Eggslut, Breakfast-Sandwich Royalty From L.A., Arrives in New York This Week

Soft-scrambled eggs, caramelized onions, and just-melted cheddar on Eggslut’s Fairfax sandwich. Photo: Liz Clayman

Alvin Cailan is breakfast-famous in Los Angeles. As the chef and founder of Eggslut, his morning creations are widely considered to be among the city’s best. Each of Eggslut’s four locations go through 2,100 eggs a day; 2 million people have watched a six-minute video of Cailan making a sandwich. And now, Cailan has come East — it’s something of a return to New York, as it turns out — where he knows the breakfast-sandwich culture is strong, and that some classics are better left alone.

“Every morning, we’d skate to the PATH, take the train to the World Trade, then get bacon-egg-and-cheese sandwiches from the booth at the top of the escalators,” the chef says, recalling summers when he was growing up and his mother “pawned him off” to extended family in Jersey City. He knows that those squishy, melty sandwich miracles that fly off bodega griddles don’t need an update. And so, with his New York debut set to open this week, he says, bluntly, “I’m not going to do a bacon-egg-and-cheese.”

And, indeed, the BEC is not among the three items Eggslut is bringing to Chefs Club Counter, an offshoot of Nolita’s Chefs Club, housed at the corner of Spring and Lafayette Streets. The brand-new space is the next evolutionary stage of the Food & Wine–branded talent complex; both the original Chefs Club and the new Counter are a sort of anti-pop-up, where the signature dishes of lauded chefs stick around after out-of-town chefs head back to their home bases.

The aptly named Counter location opens Friday — you’ll know when you walk by because you’ll probably see a line out the door — and, earlier this week, Chef’s Club culinary director Didier Elena was making some final adjustments, tweaking various moving parts, as the new restaurant’s pieces were literally put in place. As it was happening, the final sandwich details were being worked out.

“Chef, should we make this smaller?” Cailan said, approaching Elena with a gold-colored bun, cut in half.

“What is this,” said Elena, palming the bread. “90 grams?”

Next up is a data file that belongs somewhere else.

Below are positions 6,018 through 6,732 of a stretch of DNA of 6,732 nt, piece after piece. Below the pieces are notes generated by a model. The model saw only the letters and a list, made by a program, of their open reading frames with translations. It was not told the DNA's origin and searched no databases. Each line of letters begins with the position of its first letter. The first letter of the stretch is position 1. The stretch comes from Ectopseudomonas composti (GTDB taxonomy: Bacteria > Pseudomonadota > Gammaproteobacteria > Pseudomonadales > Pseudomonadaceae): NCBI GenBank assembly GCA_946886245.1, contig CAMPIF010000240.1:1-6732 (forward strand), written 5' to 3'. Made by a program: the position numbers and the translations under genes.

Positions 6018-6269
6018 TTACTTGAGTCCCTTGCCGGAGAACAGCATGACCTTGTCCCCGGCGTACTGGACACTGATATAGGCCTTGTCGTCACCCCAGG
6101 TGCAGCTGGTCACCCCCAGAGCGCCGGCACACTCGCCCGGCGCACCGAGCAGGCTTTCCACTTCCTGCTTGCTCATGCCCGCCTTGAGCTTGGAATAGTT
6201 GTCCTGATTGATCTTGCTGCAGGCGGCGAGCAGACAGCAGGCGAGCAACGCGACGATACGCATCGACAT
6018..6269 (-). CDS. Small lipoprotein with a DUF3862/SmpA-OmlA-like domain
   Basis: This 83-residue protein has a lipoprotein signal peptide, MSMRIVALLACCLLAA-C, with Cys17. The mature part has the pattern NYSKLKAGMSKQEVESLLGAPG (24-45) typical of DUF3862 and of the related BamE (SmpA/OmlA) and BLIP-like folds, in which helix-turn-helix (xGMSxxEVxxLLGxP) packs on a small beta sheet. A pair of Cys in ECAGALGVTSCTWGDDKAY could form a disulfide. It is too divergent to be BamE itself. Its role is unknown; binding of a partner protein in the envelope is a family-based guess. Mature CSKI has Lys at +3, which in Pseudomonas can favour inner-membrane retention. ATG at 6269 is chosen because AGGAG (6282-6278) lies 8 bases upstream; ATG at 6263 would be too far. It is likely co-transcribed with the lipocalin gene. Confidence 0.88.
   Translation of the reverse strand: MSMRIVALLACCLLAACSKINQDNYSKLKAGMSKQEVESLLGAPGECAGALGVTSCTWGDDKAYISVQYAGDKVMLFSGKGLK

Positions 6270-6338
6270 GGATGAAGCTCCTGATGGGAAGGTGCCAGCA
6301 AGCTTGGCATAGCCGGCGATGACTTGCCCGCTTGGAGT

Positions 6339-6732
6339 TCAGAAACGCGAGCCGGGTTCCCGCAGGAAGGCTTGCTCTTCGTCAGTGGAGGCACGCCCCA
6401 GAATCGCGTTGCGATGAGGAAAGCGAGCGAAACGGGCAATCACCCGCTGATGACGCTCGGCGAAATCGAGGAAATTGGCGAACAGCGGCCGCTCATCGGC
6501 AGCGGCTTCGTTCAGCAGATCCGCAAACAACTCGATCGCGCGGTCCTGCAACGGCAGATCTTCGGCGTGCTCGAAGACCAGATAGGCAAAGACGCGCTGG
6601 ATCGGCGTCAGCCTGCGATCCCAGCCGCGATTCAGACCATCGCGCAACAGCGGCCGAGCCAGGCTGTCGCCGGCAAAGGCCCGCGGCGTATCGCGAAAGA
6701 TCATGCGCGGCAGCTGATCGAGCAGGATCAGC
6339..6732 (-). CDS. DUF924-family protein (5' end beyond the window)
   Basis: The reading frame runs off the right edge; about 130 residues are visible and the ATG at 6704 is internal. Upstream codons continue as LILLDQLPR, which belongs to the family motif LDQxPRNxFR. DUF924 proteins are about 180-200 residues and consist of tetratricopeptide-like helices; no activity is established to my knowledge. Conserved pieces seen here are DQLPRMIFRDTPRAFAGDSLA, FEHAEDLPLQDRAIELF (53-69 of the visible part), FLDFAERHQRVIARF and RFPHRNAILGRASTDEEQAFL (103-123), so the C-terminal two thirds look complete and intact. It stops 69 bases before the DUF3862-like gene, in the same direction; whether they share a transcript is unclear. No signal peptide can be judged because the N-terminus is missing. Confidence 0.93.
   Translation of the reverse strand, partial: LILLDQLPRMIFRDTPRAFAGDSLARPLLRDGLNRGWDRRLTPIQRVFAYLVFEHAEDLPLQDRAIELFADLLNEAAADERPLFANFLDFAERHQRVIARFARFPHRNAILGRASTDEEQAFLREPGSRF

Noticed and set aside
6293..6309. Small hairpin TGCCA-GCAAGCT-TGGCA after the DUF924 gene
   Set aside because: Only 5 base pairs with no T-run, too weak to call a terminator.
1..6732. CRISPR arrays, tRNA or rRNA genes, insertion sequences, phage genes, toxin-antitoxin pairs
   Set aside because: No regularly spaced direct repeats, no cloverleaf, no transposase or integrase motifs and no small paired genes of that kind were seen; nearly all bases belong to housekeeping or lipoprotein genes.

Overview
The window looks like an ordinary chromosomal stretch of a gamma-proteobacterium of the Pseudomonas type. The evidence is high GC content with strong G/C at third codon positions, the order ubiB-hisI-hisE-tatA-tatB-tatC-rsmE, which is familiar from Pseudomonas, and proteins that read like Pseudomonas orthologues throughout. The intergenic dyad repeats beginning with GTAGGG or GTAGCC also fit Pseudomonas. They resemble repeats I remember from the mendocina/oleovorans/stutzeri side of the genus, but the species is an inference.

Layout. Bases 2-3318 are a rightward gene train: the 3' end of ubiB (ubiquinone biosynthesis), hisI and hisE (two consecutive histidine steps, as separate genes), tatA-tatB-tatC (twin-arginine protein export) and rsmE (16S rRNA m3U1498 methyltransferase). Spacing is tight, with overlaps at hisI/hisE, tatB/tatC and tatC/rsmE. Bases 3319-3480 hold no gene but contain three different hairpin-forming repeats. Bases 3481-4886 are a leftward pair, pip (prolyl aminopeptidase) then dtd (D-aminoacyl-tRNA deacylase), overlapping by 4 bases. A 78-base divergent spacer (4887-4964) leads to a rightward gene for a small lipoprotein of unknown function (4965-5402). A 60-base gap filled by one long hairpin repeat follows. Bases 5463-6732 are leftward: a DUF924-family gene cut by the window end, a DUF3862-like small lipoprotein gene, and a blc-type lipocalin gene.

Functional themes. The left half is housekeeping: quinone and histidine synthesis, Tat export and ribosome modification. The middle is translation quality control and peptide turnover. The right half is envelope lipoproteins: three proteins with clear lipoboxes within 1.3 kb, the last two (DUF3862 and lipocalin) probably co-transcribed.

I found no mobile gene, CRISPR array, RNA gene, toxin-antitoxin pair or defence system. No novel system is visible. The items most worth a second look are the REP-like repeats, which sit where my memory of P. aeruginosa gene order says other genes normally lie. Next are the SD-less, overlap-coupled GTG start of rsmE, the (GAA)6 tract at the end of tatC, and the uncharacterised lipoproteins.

“Yeah, I think we need it at 75,” Cailan said.

The bun has gone through 16 iterations. First, it was imagined as a poofy, swirl-topped kaiser, then as a sheeny brioche, like the one Eggslut uses in L.A. The collaborative chefs finally settled on a milk-based pain de mie. “Because the brioche has eggs in the dough, it was taking some of the flavor away from the egg on the sandwich,” Elena explains.

“When Éric Kayser delivered the bun, it blew my mind,” Cailan says, noting a monthlong R&D phase. It now serves as the base for a sandwich called the Fairfax — an Eggslut original consisting of cheddar cheese, caramelized onions, chives, and sriracha mayo perched on a wobbly chassis of eggs. Cage-free and soft-scrambled, they are cooked to classic specifications: un-whisked into a cold pan, brought up with plenty of cold butter, and taken off the heat before they fully set. “They call them French eggs, I don’t know why,” Elena says, while casually noting that as a young cook in France, anyone who added salt to omelettes at the wrong moment would get summarily booted from the kitchen.

The Soho Salmon. Photo: Liz Clayman

The Soho Salmon is Cailan’s second sandwich on the menu, and it’s something of a showstopper. Created specifically for New York, it contains thinly sliced fish dressed with pickled mustard seeds (“for that pop”) and fromage blanc, plus a melted slice of Havarti. It’s soft, not chewy, and the sunny-side-up egg slowly gets absorbed into the toasted bun. The salmon matches the pan de mie in texture, so no egregious fish slices pull away when a bite is taken. It’s incredibly smart sandwich engineering that happens to look simple.

Lastly: the namesake “Slut,” another egg — this one coddled in a jar on a cushion of potato, with a toasted baguette on the side. Cailan derived inspiration for the dish from two main sources. The Filipino food his aunt cooked (“After school, it’d be garlic rice and a fried egg.”), and iconic chef Joël Robuchon’s famed purée de pommes, a notoriously creamy version of mashed potatoes. “Mine is a little lighter than his,” said Cailan. “A third less butter.”

The rest of the Chefs Club Counter menu is equally ambitious. Atlanta chef Linton Hopkins is offering an Anson Mills grain bowl that has six heirloom grains on a base layer of squash purée, plus benne seeds and vadouvan carrots, crisp shiitakes, and a quenelle of vegan mayo made with cashews, herbs, and mustard.

George Mendes’s stellar duck rice is also there, anointed with dabs of vivid orange purée. Magnus Hansson turns out pizza Romana in one corner. Charcutier Aurélien Dufour makes jambon de Paris served with comté on bread from Maison Kayser, which also runs the formidable viennoiserie. The burger — of course there is a burger — comes with avocado, crisp onion, Russian dressing, and a veneer of melted pepper Jack cheese. It hails from Jean-Georges Vongerichten’s Mercer Kitchen, three blocks away.

It’s an appealing lineup, a tightly edited grouping that feels something like a mini–food hall. And, of course, the long-awaited arrival of Eggslut should be enough to convince people to wake up early and check things out. “To me, this a New York breakfast sandwich,” Cailan says. “Something you go out to get Saturday morning.”

A coddled egg inspired in equal parts by Filipino cooking and Joël Robuchon. Photo: Liz Clayman

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Breakfast-Sandwich Royalty Arrives in New York This Week